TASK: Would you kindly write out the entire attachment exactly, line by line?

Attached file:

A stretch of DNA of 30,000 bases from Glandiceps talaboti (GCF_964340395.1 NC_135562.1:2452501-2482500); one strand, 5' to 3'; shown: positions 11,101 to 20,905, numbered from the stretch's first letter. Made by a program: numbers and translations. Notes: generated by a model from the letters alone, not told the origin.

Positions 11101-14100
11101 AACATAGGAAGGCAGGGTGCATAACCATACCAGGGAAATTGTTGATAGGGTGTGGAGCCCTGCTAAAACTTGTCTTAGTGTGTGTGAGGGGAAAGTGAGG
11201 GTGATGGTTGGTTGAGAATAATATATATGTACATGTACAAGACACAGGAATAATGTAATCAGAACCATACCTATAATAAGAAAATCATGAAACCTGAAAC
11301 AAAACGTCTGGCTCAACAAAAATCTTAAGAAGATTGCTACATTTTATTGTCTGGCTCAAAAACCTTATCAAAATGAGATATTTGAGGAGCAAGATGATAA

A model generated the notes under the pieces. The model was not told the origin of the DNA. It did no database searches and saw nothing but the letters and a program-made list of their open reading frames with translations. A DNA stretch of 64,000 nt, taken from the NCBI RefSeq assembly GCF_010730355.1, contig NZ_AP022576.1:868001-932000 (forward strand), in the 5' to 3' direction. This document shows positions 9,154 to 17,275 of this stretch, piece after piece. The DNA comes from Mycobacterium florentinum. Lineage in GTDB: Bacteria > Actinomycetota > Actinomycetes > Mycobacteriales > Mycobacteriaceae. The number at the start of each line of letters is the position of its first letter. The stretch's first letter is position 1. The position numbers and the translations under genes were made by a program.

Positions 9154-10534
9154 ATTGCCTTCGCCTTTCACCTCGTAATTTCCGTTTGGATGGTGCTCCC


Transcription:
A stretch of DNA of 30,000 bases from Glandiceps talaboti (GCF_964340395.1 NC_135562.1:2452501-2482500); one strand, 5' to 3'; shown: positions 11,101 to 20,905, numbered from the stretch's first letter. Made by a program: numbers and translations. Notes: generated by a model from the letters alone, not told the origin.

Positions 11101-14100
11101 AACATAGGAAGGCAGGGTGCATAACCATACCAGGGAAATTGTTGATAGGGTGTGGAGCCCTGCTAAAACTTGTCTTAGTGTGTGTGAGGGGAAAGTGAGG
11201 GTGATGGTTGGTTGAGAATAATATATATGTACATGTACAAGACACAGGAATAATGTAATCAGAACCATACCTATAATAAGAAAATCATGAAACCTGAAAC
11301 AAAACGTCTGGCTCAACAAAAATCTTAAGAAGATTGCTACATTTTATTGTCTGGCTCAAAAACCTTATCAAAATGAGATATTTGAGGAGCAAGATGATAA

A model generated the notes under the pieces. The model was not told the origin of the DNA. It did no database searches and saw nothing but the letters and a program-made list of their open reading frames with translations. A DNA stretch of 64,000 nt, taken from the NCBI RefSeq assembly GCF_010730355.1, contig NZ_AP022576.1:868001-932000 (forward strand), in the 5' to 3' direction. This document shows positions 9,154 to 17,275 of this stretch, piece after piece. The DNA comes from Mycobacterium florentinum. Lineage in GTDB: Bacteria > Actinomycetota > Actinomycetes > Mycobacteriales > Mycobacteriaceae. The number at the start of each line of letters is the position of its first letter. The stretch's first letter is position 1. The position numbers and the translations under genes were made by a program.

Positions 9154-10534
9154 ATTGCCTTCGCCTTTCACCTCGTAATTTCCGTTTGGATGGTGCTCCC